Many of you may have seen viral posts of the front page of The Straits Times (ST) newspaper concerning the recent murder which took place at River Valley High School (RVHS). However, it wasn’t just the news itself that turned heads – it was the placement of an Axe Brand Universal Oil advertisement at the bottom of the article.
The 20 July edition featured the article about a secondary four student who was arrested for the murder of a secondary one boy at RVHS. According to multiple media reports including ST, an axe was seized by the police as evidence.
The advertisement, placed on the same page, featured the brand name “Axe Brand” in large font, and the ad copy reads: “A handy medicine for quick relief of cold and headache. To get you prepared for your next step.”
Axe Brand posted an apology the next day, saying that the placement was “not intentional” and that “the advertisement was arranged and booked in December 2020 with Straits Times.”
ST’s response came only in its Wednesday edition, at the bottom of Page 2. It was simply an apology column titled “Unfortunate juxtaposition” and calling the situation “inadvertent and unfortunate, in light of the tragic accident.” It also reiterated Axe Brand’s explanation for the ad placement.
You’d think that after this incident, there would be more checks on ad placements. But on Wed, 21 July, several online stories of the River Valley High School incident on The Straits Times website featured an ad by Cordlife – the tagline: “Safeguard your baby’s health protection for a lifetime with Cordlife.”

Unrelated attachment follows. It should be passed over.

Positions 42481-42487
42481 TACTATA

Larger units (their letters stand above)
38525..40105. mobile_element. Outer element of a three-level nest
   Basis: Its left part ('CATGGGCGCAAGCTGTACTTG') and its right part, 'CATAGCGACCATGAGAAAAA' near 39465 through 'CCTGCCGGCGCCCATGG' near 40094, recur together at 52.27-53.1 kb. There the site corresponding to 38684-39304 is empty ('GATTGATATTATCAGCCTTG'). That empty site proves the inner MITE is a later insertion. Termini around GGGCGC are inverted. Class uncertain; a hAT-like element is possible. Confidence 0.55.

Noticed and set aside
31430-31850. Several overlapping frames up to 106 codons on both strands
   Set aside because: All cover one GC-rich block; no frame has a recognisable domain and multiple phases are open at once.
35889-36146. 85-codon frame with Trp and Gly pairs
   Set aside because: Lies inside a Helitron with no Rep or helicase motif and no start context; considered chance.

This time, however, the blame could be somehow put on automated ad placements that’s widely used by marketers.
Not the first time ads have been misplaced
This isn’t the first time that a brand has had an ad unfortunately-placed either. In February this year, Marketing Interactive spotted a precariously-placed BMW Singapore on Mothership’s article that detailed a horrific car crash along Tanjong Pagar which took the lives of five individuals. The ad was located midway through the article, with the tagline “Sheer Driving Pleasure”.
Below is an AirAsia ad back in 2016 that was placed on the front page with articles on terror attacks and fan violence – the tagline “Free Seats” may have been a little ironic. In 2019, ST publicised ads from AirAsia promoting “free seats” alongside a news article on the Ethiopian Airlines Flight 302 crash.
It just goes to show that ad placements aren’t exactly deliberately placed. These are just some examples of ad missteps, and in an age of automated ad placements, we can expect to see more of these.
While consumers will have a decreased brand perception due to missteps like these, however, there’s a reason why the phrase “any publicity is good publicity” is entered into the dictionary.